Mazumdar: Once the brand thought is cracked, then any format of communication can be practised.
Content marketing builds upon the main idea and makes the selling point a little easier.
These are very challenging times, and producing great creative-led work in limited resources is a task. What are the challenges that you face looking at it through a creativity perspective?
Chemjong: We need good people in creating and executing a good piece of work, execution is as important as the thinking of it. The fact of the matter is that good people always come at a cost.
In creating content, anyone can do anything. You can get away with the laws. But while creating ads, one has to be politically correct and in some ways legally safe. There are endless rounds of research in ads.
Despite all these practical barriers the clients face, the bravery of the client is equally important as much as the good work agency people think and they want to execute.
Mazumdar: MX Player did a campaign last year, âDuniya ka sabse bada nautankiâ, around elections, which is brave of the client to do it. âTelling Indian elections a nautanki is a big thing.âÂ Hats off to the client.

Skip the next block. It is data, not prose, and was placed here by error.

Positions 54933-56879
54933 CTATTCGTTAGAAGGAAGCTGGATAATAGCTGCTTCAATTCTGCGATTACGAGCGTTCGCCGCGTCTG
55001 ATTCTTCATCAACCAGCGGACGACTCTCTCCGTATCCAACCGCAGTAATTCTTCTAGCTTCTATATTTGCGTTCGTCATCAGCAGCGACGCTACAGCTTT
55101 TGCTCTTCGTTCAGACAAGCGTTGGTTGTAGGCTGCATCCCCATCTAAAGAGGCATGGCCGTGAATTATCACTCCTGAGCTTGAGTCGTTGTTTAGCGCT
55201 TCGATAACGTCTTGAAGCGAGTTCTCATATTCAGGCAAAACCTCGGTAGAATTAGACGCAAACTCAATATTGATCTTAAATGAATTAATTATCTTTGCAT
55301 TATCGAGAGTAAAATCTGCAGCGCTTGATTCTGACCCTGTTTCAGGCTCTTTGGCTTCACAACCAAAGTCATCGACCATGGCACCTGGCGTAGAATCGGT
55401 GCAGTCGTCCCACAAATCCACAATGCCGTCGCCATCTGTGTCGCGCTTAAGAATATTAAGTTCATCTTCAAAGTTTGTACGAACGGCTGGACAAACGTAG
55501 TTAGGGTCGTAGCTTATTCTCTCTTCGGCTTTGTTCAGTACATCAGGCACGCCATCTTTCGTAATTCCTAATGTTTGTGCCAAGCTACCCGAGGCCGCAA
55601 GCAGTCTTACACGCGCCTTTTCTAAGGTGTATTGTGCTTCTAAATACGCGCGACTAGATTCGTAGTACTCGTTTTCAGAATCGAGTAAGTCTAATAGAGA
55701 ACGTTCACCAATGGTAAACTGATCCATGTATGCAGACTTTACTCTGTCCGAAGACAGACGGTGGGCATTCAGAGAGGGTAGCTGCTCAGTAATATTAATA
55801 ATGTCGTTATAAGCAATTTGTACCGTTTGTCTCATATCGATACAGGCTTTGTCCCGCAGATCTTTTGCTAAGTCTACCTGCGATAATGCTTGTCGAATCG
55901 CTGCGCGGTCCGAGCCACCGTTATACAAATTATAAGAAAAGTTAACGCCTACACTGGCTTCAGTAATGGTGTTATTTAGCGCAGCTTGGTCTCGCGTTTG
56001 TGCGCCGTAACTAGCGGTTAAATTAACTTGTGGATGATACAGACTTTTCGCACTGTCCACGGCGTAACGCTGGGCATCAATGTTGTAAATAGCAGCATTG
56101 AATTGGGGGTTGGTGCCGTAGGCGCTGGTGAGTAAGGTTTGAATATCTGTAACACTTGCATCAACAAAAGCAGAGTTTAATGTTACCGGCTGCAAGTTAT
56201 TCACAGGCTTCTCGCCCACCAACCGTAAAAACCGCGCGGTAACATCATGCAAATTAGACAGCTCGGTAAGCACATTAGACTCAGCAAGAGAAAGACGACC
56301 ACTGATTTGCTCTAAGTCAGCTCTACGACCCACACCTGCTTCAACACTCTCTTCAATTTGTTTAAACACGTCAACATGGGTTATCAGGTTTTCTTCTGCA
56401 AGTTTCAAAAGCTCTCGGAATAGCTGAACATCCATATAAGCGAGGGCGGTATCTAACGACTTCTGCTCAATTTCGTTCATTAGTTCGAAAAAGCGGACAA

With a little bit of braveness and cool heartedness comes great work. Clients have to be braver in terms of selecting topics and ideas that are clutter-breaking.
Has braveness decreased with the pandemic?
Chemjong: By trying to please everybody, we end up becoming a limp version of what we start to do. With tight budgets and high targets, itâs not an easy task for the clients as well. But the one who does it despite all these, are the ones that change advertising fortunes.
Itâs been more than a year now at Publicis for both of you. How different is the work culture at Publicis in comparison to Ogilvy?